There is no other experience in Rome that will leave you walking away from the table, over-stuffed and happy, with the sensation that you had been on the receiving end of a huge Italian hug, than Cooking with Nonna. For this one evening, no matter where you grew up, you are part of Nonna’s big Italian family. And that is a very good thing.
The minute we walked into the apartment we were warmly welcomed by Nonna (Grandmother) Bruna and her assistant/translator Alexandra. The fact that Nonna doesn’t speak a word of English did not slow her down or diminish her command of the kitchen for a moment.
Nonna immediately ushered us in and poured us some prosecco. From the first moment the party had begun. Nonna offered us a seat at the kitchen table and prepared a snack of bruschetta (toasted crusty bread, in this occasion topped with olive oil, sprinkled lightly with salt and joined by fresh ricotta cheese. She explained that we’d need a little bit to eat to start us off since we were going to be helping to make the dinner. And since that involved making fresh pasta from scratch, that would take a while.
Then, as promised, Nonna put us to work. We started by making individual cups of tirasmisu so that they would have time to set and chill by the end of the meal. I had always thought that this classic dessert was made with whipped cream. But the creaminess in the dish is actually accomplished by beating egg whites and yolks separately and then gently combining them back together before layering them with espresso soaked finger cookies.
Nonna oversaw each step, making sure that we didn’t over-stir as the egg whites and yolks were recombined.
Next, and my favorite part of the evening, we made pasta from scratch. This involved combining flour slowly with eggs, scrambling the eggs in the center of a flour well and gradually incorporating more flour from the sides until it became a firm ball of dough. She showed us tricks to knead the dough properly so you don’t end up with a grainy lumpy mass of inedible goo at the end.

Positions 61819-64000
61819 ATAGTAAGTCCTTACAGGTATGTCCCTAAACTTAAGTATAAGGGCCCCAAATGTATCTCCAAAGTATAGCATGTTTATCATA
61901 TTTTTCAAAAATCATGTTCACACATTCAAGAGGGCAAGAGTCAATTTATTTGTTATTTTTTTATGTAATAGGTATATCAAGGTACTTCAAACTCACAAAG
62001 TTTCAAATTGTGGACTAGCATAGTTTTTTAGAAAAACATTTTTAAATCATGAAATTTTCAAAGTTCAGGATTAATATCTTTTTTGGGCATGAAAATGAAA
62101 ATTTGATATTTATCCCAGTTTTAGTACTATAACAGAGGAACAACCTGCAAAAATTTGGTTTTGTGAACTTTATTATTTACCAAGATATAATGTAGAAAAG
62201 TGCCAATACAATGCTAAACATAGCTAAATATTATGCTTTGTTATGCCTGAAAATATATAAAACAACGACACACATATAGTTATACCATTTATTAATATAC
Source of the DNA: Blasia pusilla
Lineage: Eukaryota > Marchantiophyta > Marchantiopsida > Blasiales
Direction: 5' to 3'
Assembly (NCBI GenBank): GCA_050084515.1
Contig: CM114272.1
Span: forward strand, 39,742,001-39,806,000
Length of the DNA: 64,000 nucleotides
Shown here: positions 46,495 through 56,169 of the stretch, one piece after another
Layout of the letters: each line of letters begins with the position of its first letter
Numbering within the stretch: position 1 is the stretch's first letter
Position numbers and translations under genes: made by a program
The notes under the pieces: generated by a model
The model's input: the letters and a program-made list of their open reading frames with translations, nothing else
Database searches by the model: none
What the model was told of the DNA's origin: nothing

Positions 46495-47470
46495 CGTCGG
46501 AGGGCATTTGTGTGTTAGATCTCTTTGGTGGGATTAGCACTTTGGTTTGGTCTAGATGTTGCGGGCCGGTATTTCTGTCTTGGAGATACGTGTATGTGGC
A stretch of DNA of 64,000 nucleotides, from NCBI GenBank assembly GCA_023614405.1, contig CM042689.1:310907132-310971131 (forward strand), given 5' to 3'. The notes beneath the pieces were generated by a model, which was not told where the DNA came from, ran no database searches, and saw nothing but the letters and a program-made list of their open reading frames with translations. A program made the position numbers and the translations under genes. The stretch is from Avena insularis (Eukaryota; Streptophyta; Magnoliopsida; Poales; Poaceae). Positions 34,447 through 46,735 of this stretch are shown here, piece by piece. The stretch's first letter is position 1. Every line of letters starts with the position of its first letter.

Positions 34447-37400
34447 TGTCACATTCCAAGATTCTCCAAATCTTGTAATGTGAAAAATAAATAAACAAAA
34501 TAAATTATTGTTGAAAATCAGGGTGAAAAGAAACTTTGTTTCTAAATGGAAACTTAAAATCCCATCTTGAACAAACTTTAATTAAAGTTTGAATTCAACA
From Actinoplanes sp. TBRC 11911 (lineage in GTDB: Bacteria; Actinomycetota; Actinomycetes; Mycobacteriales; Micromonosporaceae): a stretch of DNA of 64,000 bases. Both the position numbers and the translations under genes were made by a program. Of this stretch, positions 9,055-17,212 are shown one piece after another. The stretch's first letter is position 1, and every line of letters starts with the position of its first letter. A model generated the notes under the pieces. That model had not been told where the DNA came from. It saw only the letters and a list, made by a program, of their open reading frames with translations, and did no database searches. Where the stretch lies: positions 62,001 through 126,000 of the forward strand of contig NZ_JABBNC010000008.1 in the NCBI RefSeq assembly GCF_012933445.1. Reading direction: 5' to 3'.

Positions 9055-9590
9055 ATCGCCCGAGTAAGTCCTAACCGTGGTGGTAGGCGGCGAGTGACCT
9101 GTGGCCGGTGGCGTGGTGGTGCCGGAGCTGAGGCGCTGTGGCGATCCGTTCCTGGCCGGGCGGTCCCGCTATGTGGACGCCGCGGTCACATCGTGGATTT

And, honestly, Nonna had to take over kneading our dough ball which was dangerously close to becoming just that. By the time she finished with our goo ball it was a shiny round ball of perfection. Alexandra explained that Nonna frequently has to do this (Don’t worry, Nonna always fixes them!).
We used a classic Atlas manual pasta maker to shape and cut our dough into strands that were lightly covered in flour and put aside to dry.
Then we were ushered into the next room to use the sink to clean off our sticky hands. All the while Nonna shaking her head and gesturing dismissively. How could an architect make a kitchen with a sink in the next room? Mamma mia!
Nonna then turned our attention to the main course, Veal Saltimbocca. Which translates literally to “jump in your mouth.” This dish involved pounding thin slices of veal, adding a slice of prosciutto ham and securing them with a toothpick skewered with a sage leaf. The veal is then lightly coated with flour and sauteed in butter and olive oil.
Each of dishes that we made had very few ingredients, which is typical of Italian cooking. In Italy they choose the best and freshest ingredients and use techniques to highlight the flavors – not mask them. But the proof is in the tasting…
We ate dinner family style, drinking wine and laughing.
Everything was as good as it looks, maybe better.
We left feeling like we had just had dinner with old friends. My only complaint is that I may now be spoiled for store bought pasta. And you may be too. But I’d suggest taking the Cooking with Nonna class anyway and experiencing the best dinner of your stay in Rome.
Thank you to Eating Italy for providing us with this class. Our story and our opinions, as always, are all our own.
Nonna has provided us has us with recipes for us to share so that you can get a glimpse of what it is like to cook with Nonna, until you get the chance to be with her yourself.
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